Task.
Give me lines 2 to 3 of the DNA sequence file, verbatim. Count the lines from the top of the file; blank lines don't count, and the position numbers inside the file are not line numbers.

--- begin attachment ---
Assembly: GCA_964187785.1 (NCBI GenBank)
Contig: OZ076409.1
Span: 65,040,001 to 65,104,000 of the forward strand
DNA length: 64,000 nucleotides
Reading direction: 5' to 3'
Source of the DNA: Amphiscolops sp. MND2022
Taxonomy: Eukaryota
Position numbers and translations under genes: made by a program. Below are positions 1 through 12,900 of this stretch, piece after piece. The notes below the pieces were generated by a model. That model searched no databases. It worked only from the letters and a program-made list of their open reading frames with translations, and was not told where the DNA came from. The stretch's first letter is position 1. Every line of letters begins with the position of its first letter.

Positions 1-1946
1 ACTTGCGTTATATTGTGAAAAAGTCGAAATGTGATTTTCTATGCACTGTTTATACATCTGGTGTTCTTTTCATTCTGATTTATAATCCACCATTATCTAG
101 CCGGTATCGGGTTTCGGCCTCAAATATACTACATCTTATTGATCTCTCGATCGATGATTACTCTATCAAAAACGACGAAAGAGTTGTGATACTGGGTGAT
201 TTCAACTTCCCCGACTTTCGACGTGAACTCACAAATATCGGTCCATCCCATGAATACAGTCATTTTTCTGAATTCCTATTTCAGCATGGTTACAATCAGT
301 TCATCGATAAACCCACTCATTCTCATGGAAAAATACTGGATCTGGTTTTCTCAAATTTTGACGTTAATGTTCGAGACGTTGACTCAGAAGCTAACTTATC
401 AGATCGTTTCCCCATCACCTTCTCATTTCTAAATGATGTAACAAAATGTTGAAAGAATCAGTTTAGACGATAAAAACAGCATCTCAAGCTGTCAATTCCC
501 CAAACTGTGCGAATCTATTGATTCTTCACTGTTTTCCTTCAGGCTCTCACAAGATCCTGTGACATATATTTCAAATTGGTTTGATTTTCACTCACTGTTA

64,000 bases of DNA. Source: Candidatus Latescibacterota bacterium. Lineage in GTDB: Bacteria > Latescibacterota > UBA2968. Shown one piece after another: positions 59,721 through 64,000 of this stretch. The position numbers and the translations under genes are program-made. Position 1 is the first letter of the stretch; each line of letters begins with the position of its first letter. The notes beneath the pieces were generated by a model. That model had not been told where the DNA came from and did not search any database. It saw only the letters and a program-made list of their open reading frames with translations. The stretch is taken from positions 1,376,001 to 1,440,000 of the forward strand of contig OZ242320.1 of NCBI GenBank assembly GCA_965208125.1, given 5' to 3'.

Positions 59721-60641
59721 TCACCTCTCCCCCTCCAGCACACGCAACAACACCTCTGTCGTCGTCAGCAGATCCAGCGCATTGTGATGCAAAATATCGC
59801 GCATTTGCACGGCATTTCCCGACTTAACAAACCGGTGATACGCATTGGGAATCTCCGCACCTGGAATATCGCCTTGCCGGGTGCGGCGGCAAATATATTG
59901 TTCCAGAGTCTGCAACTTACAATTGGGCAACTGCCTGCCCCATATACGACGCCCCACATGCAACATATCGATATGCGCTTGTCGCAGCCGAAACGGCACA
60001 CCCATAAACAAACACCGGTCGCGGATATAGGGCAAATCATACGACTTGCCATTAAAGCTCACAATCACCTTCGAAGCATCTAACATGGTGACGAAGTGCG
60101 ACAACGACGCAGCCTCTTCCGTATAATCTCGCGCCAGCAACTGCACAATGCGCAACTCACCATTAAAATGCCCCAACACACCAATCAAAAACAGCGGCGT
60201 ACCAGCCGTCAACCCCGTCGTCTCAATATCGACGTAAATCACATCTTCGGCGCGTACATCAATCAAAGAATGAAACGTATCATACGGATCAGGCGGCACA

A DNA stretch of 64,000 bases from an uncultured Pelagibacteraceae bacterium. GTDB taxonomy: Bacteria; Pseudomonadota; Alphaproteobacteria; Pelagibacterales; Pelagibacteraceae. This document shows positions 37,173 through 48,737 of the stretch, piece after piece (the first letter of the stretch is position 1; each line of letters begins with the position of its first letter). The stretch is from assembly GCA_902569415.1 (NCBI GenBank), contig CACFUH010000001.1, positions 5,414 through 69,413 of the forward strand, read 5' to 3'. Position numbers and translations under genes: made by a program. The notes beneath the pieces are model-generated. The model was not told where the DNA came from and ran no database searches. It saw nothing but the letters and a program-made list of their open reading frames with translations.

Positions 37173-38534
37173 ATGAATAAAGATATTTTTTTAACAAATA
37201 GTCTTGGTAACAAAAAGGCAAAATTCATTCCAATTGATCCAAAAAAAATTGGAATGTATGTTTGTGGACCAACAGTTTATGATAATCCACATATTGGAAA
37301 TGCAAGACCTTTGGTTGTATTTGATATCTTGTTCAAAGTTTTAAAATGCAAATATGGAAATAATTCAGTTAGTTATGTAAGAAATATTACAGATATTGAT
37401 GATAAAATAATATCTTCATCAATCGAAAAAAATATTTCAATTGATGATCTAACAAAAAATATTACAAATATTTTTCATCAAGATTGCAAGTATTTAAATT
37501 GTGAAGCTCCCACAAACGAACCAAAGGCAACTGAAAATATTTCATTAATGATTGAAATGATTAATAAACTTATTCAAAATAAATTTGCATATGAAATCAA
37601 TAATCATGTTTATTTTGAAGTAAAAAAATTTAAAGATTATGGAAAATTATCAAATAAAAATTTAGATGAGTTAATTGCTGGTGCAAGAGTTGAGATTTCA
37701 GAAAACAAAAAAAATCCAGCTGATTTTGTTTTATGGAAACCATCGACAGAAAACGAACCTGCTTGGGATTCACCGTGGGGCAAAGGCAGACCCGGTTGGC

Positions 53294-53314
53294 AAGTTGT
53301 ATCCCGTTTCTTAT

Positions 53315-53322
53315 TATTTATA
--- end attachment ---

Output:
Contig: OZ076409.1
Span: 65,040,001 to 65,104,000 of the forward strand